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J Prosthet Dent. 2018 Aug;120(2):232-241. doi: 10.1016/j.prosdent.2017.11.002. Epub 2018 Mar 17.

Effect of simulated intraoral variables on the accuracy of a photogrammetric imaging technique for complete-arch implant prostheses.

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Affiliate Assistant Professor, Department of Restorative Dentistry, School of Dentistry University of Washington, Seattle, Wash. Electronic address:
Professor, Department of Restorative Dentistry, Division of Prosthodontics, School of Dentistry University of Washington, Seattle, Wash.
Professor and Director, Maxillofacial Prosthetic Service, University of Washington School of Dentistry, Seattle, Wash.
Professor, Department of Restorative Dentistry; Director, B4T Laboratory; and Director, Graduate Prosthodontics Research, School of Dentistry University of Washington, Seattle, Wash.



Conventional impression techniques to obtain a definitive cast for a complete-arch implant-supported prosthesis are technique-sensitive and time-consuming. Direct optical recording with a camera could offer an alternative to conventional impression making.


The purpose of this in vitro study was to test a novel intraoral image capture protocol to obtain 3-dimensional (3D) implant spatial measurement data under simulated oral conditions of vertical opening and lip retraction.


A mannequin was assembled simulating the intraoral conditions of a patient having an edentulous mandible with 5 interforaminal implants. Simulated mouth openings with 2 interincisal openings (35 mm and 55 mm) and 3 lip retractions (55 mm, 75 mm, and 85 mm) were evaluated to record the implant positions. The 3D spatial orientations of implant replicas embedded in the reference model were measured using a coordinate measuring machine (CMM) (control). Five definitive casts were made with a splinted conventional impression technique of the reference model. The positions of the implant replicas for each of the 5 casts were measured with a Nobel Procera Scanner (conventional digital method). For the prototype, optical targets were secured to the implant replicas, and 3 sets of 12 images each were recorded for the photogrammetric process of 6 groups of retractions and openings using a digital camera and a standardized image capture protocol. Dimensional data were imported into photogrammetry software (photogrammetry method). The calculated and/or measured precision and accuracy of the implant positions in 3D space for the 6 groups were compared with 1-way ANOVA with an F-test (α=.05).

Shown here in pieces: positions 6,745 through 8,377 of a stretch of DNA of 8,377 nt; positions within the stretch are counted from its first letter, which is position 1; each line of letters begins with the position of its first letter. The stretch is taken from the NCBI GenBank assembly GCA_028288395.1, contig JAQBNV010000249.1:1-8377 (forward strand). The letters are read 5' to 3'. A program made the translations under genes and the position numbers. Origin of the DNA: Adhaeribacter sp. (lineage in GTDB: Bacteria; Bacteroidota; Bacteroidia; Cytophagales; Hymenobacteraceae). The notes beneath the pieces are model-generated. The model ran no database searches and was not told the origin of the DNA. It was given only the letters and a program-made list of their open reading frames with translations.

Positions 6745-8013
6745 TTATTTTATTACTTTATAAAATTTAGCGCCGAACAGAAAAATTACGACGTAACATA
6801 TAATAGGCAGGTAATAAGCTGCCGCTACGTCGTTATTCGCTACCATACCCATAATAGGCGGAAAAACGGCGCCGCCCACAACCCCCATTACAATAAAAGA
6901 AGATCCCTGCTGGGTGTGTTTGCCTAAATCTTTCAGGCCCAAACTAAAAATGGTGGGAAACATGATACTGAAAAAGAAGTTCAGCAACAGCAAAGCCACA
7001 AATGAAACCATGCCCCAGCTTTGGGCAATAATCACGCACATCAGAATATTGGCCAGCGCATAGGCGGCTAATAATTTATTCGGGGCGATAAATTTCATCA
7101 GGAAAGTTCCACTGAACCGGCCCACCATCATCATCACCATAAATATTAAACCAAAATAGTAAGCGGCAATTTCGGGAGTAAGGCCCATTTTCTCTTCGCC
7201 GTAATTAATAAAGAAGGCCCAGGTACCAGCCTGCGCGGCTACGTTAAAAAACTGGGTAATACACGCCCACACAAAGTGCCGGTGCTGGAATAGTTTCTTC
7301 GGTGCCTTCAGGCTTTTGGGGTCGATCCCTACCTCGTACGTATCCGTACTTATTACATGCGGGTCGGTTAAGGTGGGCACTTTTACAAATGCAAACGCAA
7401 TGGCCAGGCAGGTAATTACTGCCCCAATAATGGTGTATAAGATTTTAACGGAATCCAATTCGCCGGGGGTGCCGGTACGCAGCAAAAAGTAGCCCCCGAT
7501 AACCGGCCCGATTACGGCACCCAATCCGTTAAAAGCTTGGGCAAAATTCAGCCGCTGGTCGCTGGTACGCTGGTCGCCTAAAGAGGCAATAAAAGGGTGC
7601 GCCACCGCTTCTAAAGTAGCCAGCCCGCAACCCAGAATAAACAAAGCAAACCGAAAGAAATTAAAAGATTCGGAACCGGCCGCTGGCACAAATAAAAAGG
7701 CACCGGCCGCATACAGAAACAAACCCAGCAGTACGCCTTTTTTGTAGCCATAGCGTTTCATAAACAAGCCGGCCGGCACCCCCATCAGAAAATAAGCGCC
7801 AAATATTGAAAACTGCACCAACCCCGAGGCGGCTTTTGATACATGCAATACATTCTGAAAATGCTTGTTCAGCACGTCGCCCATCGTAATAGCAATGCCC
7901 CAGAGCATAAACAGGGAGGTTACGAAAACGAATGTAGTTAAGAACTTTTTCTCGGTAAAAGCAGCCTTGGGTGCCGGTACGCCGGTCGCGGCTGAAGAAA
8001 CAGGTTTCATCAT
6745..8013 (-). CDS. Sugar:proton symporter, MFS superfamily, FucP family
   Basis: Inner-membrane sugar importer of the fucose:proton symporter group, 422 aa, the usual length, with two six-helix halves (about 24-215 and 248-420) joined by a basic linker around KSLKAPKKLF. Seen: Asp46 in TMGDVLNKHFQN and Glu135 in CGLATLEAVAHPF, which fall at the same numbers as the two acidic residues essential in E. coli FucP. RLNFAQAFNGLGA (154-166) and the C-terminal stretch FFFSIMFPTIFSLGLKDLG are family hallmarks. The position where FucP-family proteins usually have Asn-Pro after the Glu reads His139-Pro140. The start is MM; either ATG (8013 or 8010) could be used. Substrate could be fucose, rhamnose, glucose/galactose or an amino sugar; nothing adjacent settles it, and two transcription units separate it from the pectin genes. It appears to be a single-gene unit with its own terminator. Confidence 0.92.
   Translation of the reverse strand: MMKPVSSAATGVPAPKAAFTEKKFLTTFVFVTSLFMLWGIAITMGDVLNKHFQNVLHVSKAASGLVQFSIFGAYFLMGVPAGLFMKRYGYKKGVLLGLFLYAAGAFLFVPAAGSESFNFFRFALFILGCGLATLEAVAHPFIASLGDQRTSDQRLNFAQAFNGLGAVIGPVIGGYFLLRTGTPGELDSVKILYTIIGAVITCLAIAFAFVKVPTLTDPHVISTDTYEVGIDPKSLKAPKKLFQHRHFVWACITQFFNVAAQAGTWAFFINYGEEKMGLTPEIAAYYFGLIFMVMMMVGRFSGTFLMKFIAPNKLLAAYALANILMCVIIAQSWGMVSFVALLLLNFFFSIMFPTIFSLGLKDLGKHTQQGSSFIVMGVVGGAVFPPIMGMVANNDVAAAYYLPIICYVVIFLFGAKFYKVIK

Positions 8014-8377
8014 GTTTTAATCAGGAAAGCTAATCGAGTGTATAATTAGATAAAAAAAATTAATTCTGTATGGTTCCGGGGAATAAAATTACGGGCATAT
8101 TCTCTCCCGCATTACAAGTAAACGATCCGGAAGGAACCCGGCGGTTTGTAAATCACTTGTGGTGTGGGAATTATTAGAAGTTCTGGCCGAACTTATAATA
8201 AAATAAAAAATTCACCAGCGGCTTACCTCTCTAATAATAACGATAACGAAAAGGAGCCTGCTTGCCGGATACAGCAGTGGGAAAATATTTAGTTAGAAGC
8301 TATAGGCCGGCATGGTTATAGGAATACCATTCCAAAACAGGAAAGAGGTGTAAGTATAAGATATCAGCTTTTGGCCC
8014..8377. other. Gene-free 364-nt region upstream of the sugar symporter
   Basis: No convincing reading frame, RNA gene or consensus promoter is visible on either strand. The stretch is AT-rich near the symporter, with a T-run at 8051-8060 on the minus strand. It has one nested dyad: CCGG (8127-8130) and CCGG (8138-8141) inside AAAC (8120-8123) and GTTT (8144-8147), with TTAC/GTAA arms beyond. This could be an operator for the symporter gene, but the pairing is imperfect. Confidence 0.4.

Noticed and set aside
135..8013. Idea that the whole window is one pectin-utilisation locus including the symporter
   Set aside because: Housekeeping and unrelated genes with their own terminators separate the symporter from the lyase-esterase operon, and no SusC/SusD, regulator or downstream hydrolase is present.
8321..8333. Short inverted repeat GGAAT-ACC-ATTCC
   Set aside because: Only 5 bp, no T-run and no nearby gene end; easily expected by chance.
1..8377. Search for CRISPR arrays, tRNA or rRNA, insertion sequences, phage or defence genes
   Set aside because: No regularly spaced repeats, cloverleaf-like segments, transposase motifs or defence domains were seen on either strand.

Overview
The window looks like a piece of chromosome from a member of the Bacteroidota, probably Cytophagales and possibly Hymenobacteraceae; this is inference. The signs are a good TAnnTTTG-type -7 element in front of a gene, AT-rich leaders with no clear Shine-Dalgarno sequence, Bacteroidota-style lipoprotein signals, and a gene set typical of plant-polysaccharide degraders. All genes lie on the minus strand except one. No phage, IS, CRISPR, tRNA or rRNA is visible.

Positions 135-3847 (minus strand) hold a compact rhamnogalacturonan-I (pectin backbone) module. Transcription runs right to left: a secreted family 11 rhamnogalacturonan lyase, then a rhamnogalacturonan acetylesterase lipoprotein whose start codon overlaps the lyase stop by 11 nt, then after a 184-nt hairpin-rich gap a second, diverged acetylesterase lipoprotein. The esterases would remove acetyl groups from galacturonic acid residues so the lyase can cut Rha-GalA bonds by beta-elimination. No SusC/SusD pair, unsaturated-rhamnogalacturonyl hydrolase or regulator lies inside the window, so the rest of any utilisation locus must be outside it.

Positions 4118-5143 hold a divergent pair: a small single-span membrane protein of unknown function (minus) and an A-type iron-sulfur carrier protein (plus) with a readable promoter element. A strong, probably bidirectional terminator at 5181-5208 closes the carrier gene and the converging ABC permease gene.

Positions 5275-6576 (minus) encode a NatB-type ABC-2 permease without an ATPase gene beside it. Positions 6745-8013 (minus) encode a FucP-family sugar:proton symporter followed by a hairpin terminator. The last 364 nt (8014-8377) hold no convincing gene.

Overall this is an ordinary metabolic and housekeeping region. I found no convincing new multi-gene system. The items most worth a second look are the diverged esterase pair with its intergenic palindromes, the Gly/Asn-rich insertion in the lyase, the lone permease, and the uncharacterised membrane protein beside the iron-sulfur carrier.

The precision (standard error [SE] of measurement) for CMM was 3.9 μm (95% confidence interval [CI] 2.7 to 7.1 μm). For the conventional impression method, the SE of measurement was 17.2 μm (95% CI 10.3 to 49.4 μm). For photogrammetry, a grand mean was calculated for groups MinR-AvgO, MinR-MaxO, AvgR-AvgO, and MaxR-AvgO obtaining a value of 26.8 μm (95% CI 18.1 to 51.4 μm). The overall linear measurement error for accurately locating the top center points (TCP) followed a similar pattern as for precision. CMM (coordinate measurement machine) measurement represents the nonclinical gold standard, with an average error TCP distance of 4.6 μm (95% CI 3.5 to 6 μm). All photogrammetry groups presented an accuracy that ranged from 63 μm (SD 17.6) to 47 μm (SD 9.2). The grand mean of accuracy was calculated as 55.2 μm (95% CI 8.8 to 130.8 μm).


The CMM group (control) demonstrated the highest levels of accuracy and precision. Most of the groups with the photogrammetric method were statistically similar to the conventional group except for groups AvgR-MaxO and MaxR-MaxO, which represented maximum opening with average retraction and maximum opening with maximum retraction.

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